Costly, Incomplete Irrigation Projects Being Paid for by Gov’t, Farmers at Losing End

Missing dam

Meanwhile, the P199.4-million Talibon Small Reservoir Project (TSRP) in Talibon, Bohol was supposed to irrigate 1,000 hectares of land.

Africa said the project was conceived in 1987 and the provincial irrigation office at that time reportedly found it to be not viable. In any case, surveying and pre-engineering work started and bids were solicited in 1995. A private contractor, which submitted the lowest bid lost, allegedly upon the lobbying of a lawmaker. By 1998, the Bohol Provincial Irrigation Office requested authority to undertake the project.

Construction was supposed to finish in 1999 but until now, it remains incomplete. An investigation in 1995 by a local anti-corruption alliance found that although P119.1 million ($4,639,837 at the 1995 average exchange rate of $1=P25.669) had already been spent, there was still no sign of any reservoir, dam or irrigation.


Africa revealed that the controversies surrounding the two projects remain unresolved.

In 2002, the Senate had more than a dozen hearings regarding the CMIPP.

“Unfortunately, after all the hearings, the final report was never completed…Close connections to the president at that time were allegedly abused to keep the project. At the end of the day, there was no conclusion,” said Africa.

The CMIPP and the Senate inquiries regarding it were conducted during the term of President Fidel Ramos. Despite the anomalies, Africa said the project was pushed through on the strength of, among others, memorandums from Ramos in May 1993, which sought investors for the projects and in November 1994 to fast-track the approval process.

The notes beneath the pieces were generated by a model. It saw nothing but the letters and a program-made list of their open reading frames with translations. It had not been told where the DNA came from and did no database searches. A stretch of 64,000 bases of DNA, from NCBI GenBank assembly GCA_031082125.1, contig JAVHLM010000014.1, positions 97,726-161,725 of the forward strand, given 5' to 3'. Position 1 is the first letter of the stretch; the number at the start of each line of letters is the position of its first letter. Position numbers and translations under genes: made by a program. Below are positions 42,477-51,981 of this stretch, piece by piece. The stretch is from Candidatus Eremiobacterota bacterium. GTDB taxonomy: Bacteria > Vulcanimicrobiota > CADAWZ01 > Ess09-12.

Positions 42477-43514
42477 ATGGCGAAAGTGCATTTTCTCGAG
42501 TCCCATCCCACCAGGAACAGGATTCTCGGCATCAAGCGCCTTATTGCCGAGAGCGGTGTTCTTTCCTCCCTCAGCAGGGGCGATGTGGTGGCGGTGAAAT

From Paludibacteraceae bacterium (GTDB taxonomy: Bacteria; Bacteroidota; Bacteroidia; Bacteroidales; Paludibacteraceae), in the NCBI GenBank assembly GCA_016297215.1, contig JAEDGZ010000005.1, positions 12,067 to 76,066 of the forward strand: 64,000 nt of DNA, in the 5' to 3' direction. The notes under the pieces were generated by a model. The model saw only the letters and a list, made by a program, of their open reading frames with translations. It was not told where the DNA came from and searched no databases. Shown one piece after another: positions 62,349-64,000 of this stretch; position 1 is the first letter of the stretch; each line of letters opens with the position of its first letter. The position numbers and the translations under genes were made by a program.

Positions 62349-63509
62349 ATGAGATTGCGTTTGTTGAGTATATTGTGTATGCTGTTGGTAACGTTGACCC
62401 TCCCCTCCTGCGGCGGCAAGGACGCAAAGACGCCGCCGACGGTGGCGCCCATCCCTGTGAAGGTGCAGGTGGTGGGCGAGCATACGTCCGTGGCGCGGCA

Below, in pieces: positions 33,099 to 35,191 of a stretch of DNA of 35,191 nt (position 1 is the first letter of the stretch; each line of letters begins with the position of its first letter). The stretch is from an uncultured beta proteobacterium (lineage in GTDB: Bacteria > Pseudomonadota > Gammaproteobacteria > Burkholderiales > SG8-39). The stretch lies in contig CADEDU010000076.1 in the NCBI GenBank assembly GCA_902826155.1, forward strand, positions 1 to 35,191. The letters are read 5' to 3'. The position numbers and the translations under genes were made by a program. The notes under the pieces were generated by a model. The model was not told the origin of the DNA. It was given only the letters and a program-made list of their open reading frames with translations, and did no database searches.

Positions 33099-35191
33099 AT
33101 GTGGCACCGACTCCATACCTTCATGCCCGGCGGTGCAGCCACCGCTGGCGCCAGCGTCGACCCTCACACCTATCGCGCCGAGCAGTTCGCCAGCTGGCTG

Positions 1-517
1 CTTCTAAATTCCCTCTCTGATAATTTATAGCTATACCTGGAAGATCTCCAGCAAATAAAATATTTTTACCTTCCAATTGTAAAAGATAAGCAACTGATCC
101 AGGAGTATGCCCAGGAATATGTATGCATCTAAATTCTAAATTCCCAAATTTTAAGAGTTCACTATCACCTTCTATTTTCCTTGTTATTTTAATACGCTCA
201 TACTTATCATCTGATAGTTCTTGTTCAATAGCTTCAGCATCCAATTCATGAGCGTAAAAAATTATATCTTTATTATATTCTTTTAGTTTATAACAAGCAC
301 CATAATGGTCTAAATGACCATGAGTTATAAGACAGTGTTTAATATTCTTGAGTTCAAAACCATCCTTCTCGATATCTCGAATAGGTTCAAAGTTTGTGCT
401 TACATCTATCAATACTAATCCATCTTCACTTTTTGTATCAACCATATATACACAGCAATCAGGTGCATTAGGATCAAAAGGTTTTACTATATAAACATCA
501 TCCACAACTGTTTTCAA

In 2006, the Senate also initiated an investigation into the TSRP. But like the CMIPP, there was no conclusion. A case against local NIA officials was filed before the local office of the Ombudsman in 2004 but remains stalled to date.

Renaud Meyer, United Nations Development Programme (UNDP) country director, who attended the launching of the GCR 2008 expressed disbelief that Senate inquiries went to naught.

Farmers at the losing end

Africa said farmers are at the losing end.

He said that small farmers in Talibon, Bohol lost in three ways: the labor they contributed to the construction valued at P1.2 million ($46,748); the land they ‘voluntarily donated’ and the crops foregone to make way for the project’s canals and roads and for which they were never compensated; lastly, they still have no irrigation to speak of.

Africa further said, “Many small farmers in Nueva Ecija are hoping that water will finally pass through the canals into their rice fields. Few, if any, are aware that they would be using the most expensive water in the country that is being paid for by the national government at the expense of other irrigation projects, which might have been developed for millions of irrigation-less small farmers elsewhere.”

Africa said agriculture is important to the Philippine economy. The state of local agriculture, however, remains backward. The lack of irrigation aggravates the situation. Only 30 percent of the total agricultural land is irrigated.

He reaffirmed the fundamental characteristics of corruption presented by Priya Shah of the Water Integrity Network (WIN) – public officials have wide discretion and little accountability, weak enforcement mechanisms, and the benefits being greater than the risks of getting caught. “Quite clearly, our struggle against corruption is also a struggle for good government and a struggle for more meaningful political change.” (Bulatlat)

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